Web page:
Thallus terricolous or saxicolous, branches ascending to erect; mainly N America 3
3 Branches (0.5-) 1–2.0 (-5.0) mm diam., terminally swollen, then abruptly tapered to a pointed obtuse apex, simple to occasionally bifurcate or rarely trifurcate near apex, never isidiate; thallus similar to V. combeoides that differs by the development of terminal apothecia or by truncated apices on branches without apothecia. V. pumila
Branches mostly ≤ 1.0. mm diam.; with short acicular terminal branchlets or isidiate 4
4 Branches not united by holdfast; terminal branches equally short bifurcate to apex; isidioid branchlets and/or isidia lacking V. ceruchoides
Branches arising from a common base or holdfast, unequally very short bifurcate or trifurcate near apex, occasional to frequent isidioid branchlets below apex; isidia often present; rarely sorediate 5
5 Pycnidia absent or only at apex of terminal or isidioid branchlets; isidia often present; apothecia absent; California and Baja California Chaparral, Chile Atacama Desert V. acicularis
Pycnidia common to near base of branches; apothecia present, with short spur branchlets; rare, California Chaparral – San Luis Obispo County, Morro Bay V. tuberculata
6 Apothecia subterminal well below apex or lateral – facing perpendicular away from primary branch; Peru, Chile (V. ceruchis variants, Spjut 1996) V. cf. ceruchis
Apothecia terminal or subterminal; N America 7
7 Pair of triterpenes present in Rf class 2–3 (TLC, Solvent G) 8
Triterpenes absent in Rf class 2–3 12
8 Methyl 3,5-dichlorolecanorate (tumidulin) present V. lacunosa *
Tumidulin absent 9
9 Branches irregularly shaped, neither blade-like nor cylindrical, expanded near apex; Islas San Roque and Cedros, western Vizcaíno Peninsula V. rosei
Branches ± regular in shape, compressed or teretiform, sublinear to ± oblong 10
10 Branches cylindrical-prismatic V. reptilioderma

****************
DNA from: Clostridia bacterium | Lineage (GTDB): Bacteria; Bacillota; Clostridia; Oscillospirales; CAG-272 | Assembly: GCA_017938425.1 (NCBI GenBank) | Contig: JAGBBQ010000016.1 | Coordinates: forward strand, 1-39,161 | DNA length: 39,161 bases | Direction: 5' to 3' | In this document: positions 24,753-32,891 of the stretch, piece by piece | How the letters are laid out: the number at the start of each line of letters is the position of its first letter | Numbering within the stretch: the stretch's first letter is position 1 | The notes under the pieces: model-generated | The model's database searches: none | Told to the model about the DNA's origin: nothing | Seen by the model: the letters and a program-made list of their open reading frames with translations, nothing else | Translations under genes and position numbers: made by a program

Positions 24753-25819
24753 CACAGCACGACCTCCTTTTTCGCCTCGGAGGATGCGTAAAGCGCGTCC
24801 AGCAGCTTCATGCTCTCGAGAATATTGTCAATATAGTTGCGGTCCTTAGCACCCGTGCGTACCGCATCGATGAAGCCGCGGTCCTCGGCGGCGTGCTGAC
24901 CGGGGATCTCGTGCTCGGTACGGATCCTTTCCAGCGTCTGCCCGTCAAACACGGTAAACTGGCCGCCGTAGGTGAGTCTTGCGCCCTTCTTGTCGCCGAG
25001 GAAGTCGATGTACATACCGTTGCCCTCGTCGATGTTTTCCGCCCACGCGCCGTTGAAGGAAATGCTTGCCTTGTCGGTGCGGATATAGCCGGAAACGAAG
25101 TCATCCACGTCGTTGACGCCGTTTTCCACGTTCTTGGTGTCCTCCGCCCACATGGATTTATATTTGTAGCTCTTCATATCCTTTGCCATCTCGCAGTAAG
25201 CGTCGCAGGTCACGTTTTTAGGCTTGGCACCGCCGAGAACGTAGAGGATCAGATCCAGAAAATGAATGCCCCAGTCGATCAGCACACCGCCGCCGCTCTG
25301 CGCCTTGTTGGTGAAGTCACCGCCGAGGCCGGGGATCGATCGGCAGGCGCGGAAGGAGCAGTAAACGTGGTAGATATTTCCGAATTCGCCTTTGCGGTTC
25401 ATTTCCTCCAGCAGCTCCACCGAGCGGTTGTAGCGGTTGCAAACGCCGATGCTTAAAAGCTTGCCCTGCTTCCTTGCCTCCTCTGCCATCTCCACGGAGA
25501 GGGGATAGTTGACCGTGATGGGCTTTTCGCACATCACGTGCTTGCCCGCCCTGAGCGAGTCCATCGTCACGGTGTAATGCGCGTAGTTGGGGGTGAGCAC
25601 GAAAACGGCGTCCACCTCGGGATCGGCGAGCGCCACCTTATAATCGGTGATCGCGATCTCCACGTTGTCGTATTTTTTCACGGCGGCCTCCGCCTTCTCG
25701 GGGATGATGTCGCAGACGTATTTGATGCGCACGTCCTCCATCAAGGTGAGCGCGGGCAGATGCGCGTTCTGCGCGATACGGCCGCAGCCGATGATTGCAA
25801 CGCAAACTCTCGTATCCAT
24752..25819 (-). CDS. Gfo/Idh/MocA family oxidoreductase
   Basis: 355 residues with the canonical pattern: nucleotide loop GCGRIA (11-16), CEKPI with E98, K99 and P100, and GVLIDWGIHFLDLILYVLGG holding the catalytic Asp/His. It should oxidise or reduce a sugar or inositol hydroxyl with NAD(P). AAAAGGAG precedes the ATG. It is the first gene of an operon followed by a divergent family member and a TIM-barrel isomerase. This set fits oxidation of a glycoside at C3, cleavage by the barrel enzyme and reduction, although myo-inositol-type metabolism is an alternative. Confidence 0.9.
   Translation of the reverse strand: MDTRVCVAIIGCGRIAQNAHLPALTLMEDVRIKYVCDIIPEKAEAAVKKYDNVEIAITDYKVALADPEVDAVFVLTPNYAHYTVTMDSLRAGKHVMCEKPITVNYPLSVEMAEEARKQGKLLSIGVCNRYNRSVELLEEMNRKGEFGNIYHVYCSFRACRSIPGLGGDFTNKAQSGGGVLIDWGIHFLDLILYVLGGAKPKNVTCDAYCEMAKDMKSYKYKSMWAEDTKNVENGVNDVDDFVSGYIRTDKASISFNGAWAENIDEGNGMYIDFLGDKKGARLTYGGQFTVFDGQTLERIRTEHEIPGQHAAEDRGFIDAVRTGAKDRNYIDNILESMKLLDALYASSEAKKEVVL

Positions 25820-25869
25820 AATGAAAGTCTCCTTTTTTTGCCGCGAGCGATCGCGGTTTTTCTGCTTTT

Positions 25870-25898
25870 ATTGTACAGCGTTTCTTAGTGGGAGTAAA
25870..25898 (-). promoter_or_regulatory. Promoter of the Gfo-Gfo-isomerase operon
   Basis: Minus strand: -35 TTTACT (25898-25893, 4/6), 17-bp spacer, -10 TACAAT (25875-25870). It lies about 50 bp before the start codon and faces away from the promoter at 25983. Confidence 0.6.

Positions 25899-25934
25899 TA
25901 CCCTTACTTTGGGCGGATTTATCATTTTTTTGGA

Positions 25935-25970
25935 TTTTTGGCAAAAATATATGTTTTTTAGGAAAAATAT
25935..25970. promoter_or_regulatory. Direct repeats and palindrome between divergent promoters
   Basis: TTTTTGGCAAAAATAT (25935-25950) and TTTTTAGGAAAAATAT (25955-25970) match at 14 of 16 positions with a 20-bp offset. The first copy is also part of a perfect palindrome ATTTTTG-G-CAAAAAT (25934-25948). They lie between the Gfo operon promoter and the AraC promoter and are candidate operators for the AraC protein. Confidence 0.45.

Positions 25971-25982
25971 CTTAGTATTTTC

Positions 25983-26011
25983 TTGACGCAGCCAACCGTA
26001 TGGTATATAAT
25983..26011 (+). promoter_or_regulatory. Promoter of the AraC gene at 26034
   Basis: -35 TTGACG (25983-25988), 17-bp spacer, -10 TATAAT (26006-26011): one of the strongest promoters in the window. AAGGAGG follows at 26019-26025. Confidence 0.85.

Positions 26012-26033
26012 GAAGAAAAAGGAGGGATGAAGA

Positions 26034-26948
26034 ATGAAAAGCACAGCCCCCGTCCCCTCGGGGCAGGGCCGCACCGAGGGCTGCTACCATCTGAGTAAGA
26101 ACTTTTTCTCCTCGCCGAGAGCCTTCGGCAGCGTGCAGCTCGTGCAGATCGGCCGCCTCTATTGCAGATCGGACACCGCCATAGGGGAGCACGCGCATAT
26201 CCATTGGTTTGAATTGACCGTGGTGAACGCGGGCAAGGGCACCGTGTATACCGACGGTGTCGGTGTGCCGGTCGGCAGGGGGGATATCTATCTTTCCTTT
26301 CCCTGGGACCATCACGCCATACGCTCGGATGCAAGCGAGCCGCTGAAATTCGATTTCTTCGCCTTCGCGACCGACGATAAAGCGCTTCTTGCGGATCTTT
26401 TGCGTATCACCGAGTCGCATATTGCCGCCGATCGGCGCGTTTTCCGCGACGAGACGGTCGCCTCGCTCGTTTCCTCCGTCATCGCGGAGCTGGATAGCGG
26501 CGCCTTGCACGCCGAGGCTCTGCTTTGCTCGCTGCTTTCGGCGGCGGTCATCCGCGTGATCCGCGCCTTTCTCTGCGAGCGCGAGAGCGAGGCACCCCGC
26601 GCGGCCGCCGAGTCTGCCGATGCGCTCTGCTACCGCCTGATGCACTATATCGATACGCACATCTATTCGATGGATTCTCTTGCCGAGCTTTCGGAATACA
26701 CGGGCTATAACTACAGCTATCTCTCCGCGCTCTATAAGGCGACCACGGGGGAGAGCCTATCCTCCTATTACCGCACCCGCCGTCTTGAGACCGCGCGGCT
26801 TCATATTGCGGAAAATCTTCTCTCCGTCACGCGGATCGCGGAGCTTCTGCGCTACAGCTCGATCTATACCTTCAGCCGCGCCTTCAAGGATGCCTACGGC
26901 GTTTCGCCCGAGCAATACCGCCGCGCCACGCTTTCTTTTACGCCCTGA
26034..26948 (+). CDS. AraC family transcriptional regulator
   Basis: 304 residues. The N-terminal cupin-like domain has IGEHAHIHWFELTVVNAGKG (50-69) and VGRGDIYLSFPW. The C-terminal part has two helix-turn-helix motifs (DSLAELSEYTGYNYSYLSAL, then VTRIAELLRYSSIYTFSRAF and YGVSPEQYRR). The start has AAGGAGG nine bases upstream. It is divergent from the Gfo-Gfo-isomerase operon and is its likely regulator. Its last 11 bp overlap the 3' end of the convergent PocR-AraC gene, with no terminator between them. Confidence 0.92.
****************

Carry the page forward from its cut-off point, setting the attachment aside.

Branches compressed, ribbon-like (flattened, contorted) or bladelike 11
11 Branches twisted (ribbon-like) V. ligulata
Branches straight to recurved (blade-like) V. johncassadyi
12 Branches more blade-like (compressed) than cylindrical 13
Branches generally cylindrical-round or cylindrical-prismatic or tubular-inflated 14
13 Basal branches 0.5–2 cm long, closely fastigiate; rare, N Vizcaíno Desert – coastal ridge south of Punta Negra N of Punta Santa Rosalillita V. rigida
Basal branches mostly 3–6 cm long; spreading apart from base towards apex; California and Baja California Chaparral V. laevigata
14 Primary branches tubular inflated, loosely united at base 15
Primary branches not tubular inflated, generally cylindrical, recessed within reticulate or round cortical ridges, closely united at base 18
15 Primary branches irregularly shaped, expanded near apex; S Vizcaíno Desert – Isla San Roque, Chile – Atacama Desert [BRY specimen] V. varicosa
Primary branches ± regular in shape, cylindrical, teretiform or prismatic 16
16 Basal branches cylindrical prismatic, as least in part, near apex distinctly lobed or with aggregate apothecia; N Vizcaíno Desert – San Andrés Cañon V. breviloba *
Basal branches tubular inflated, simple or irregularly shortly lobed near apex 17